I had a minor stroke in 2019.
I don’t know exactly when it happened. But I do know exactly when I realized it. It came when I was promoting my book, “The Gospel in Every Book of the Old Testament,” of all the books I’ve written, my favorite.
The first guy I thought of to help me kick off promotion of the book was a good friend, Jonathan Bernis, the host of the program “Jewish Voice,” the leader of a Messianic ministry whom I had told about the project some time before the taping of the show – excitedly. I had been on the TV show many times, and we collaborated on a film documenting the 70th anniversary of Israel, “70 Years: Israel’s Prophetic Past, Present and Future.” Another Jonathan, Jonathan Cahn, also contributed mightily to the film.
I see Amazon still has the documentary stock. Ironic – since they killed it by not stocking it through Israel’s TWO anniversaries, one primarily celebrated in Israel and the other in the United States. I’m convinced that was not an oversight.
But back to the “Gospel” book and Jonathan Bernis. It turned into the most humiliating experience for me. I suffered the effects of my first minor stroke – on TV.
I was always was fine on television. I was on “Hannity” many times, Lou Dobbs, Neil Cavuto, even MSNBC and CNN. I was a syndicated radio talk-show host and loved it. I filled in for Michael Savage. I even wrote Rush Limbaugh’s second book, “See, I Told You So.” But my mind was a complete blank when it came to promoting my 13th book. Strange things were happening. It was like I had entered into spiritual warfare.
The show is based in Phoenix, so I flew out for the show and stayed in a nice hotel. But I was restless there. I didn’t know why. Before leaving for the show, I took the elevator only two or three floors down. In that short ride, I thought we must have experienced an earthquake. The elevator was rocking and rolling – with me in it. When I got to the first floor, I check with the desk.
“Was everyone all right?” I asked.
“What do you mean, sir?” asked the man in the front.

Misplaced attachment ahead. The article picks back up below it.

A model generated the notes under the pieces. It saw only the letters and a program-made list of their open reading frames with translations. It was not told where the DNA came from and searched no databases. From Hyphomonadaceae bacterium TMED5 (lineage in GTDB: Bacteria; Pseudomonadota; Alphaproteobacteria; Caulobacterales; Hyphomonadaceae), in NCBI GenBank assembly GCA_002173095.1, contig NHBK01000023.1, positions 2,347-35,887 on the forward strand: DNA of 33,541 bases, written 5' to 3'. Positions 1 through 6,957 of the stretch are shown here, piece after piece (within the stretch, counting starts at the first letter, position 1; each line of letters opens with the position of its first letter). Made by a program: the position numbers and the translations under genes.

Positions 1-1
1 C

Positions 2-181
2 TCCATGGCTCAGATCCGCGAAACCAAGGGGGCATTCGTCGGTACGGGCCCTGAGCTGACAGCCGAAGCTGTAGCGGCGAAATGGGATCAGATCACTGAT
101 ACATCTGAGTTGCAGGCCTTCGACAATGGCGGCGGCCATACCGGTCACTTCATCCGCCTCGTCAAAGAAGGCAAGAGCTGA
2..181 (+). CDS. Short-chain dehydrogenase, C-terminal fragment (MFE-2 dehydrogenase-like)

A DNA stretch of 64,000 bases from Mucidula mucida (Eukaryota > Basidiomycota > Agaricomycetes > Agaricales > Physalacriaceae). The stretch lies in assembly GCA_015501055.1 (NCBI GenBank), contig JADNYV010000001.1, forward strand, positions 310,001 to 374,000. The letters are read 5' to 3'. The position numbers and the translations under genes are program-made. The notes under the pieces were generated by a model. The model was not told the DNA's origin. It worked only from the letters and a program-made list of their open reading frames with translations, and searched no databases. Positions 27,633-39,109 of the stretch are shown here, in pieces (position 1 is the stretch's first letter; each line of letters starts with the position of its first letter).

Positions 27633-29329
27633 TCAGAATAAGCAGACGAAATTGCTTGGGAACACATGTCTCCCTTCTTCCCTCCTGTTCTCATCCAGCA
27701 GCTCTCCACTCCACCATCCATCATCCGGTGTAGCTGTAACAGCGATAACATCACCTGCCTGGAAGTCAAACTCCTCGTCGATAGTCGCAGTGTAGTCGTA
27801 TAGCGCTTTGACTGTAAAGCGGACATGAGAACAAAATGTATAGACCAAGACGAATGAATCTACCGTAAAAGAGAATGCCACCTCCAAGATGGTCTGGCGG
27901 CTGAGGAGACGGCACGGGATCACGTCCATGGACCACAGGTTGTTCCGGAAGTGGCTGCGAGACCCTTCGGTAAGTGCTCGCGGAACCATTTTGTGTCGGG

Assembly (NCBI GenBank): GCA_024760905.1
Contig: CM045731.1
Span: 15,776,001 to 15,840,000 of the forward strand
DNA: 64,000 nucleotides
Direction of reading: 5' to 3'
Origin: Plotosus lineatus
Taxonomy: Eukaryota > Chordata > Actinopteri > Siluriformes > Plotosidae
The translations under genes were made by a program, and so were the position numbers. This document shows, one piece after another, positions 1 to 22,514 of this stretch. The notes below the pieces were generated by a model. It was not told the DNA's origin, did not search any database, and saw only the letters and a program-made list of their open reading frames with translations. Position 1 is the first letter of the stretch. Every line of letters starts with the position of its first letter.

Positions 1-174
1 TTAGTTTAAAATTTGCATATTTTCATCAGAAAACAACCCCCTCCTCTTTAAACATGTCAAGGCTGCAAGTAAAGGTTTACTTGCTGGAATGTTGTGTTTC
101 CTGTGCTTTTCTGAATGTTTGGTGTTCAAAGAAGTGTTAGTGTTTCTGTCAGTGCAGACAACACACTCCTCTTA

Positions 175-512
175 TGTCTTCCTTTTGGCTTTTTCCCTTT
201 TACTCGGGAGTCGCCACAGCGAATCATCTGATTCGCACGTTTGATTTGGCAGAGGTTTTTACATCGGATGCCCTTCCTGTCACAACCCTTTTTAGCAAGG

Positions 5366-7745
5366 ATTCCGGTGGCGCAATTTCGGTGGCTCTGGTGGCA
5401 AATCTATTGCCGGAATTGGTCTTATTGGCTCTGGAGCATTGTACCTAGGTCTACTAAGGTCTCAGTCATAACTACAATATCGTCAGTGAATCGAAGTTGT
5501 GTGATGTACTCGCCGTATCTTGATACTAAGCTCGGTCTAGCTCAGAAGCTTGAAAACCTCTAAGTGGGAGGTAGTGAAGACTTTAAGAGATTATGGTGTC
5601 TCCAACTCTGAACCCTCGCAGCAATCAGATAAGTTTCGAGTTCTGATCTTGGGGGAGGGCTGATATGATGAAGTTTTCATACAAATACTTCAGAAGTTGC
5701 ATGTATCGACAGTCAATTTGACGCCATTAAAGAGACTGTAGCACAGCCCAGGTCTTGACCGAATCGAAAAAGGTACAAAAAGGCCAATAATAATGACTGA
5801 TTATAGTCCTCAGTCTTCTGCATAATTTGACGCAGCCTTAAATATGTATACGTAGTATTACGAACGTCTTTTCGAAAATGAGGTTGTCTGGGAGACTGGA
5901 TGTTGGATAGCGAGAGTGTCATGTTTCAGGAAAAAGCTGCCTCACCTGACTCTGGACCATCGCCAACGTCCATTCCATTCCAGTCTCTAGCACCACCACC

“I was just in the elevator and it was a hell-ride,” I said. “I thought there had been an earthquake.”
The guy looked at me like I was crazy.
“No, we’re all right,” he said. “No earthquake here.”
In the TV studio, things weren’t much better. Taping was delayed by technical problems. The set normally displays a loop of downtown traffic in Jerusalem, but they couldn’t get it to work. Finally, it was show time.
For the life of me, I couldn’t perform. I was speaking words, but they were not my own. You can still watch what the able crew was able to salvage from several takes.
Maybe it was spiritual warfare or maybe it was a stroke – or maybe it was both.
I recovered from that episode shortly thereafter. But then I was to experience four major strokes in rapid succession. They left me unable to talk, unable to read, unable to write. It was a shock. One day I make a living talking and writing; the next day I can’t read.
My gracious wife, Elizabeth, got me flash cards for kids – for pronunciation and to learn how to ready again. But I thought my life was over.
We had been going through a nightmare at WND with deep losses and wholesale layoffs. It was the beginning of Tech Tyranny – at least for the major test case of WND. We had been dealing with Google and Facebook for years, but things ratcheted up like never before as we entered the Donald Trump years. For the first two years, the tech giants were having their way with us. We went from $15 million in annual revenue to less than a million in two or three years. It wasn’t just Google and Facebook – but Twitter, Amazon, Apple. And why were we hit hard and so early? Because we were the first independent online news source, founded back in 1997. The Masters of the Universe planned to bring us down. But, at the end of the day, it was about Trump – and punishing those who supported him.
I have regained my ability to talk, but not as well as I would like.
I never thought I would be able to write a column again, let alone a book. But here I am writing daily.
And reading came back, too.
But it’s different. …
How? Do you jump every time the phone rings? I do – and I don’t know why.
I drive, again, but I have a fear of most highways. I’m good for driving around Virginia, but Interstate 66, 495, I-70? Forget about it.
And mostly I’m a little apprehensive about the way I talk, the way I’m just not able to think of familiar names, even math concepts are foreign to me.
I’m getting better, but I’ll never be who I was before – except maybe in the Kingdom.
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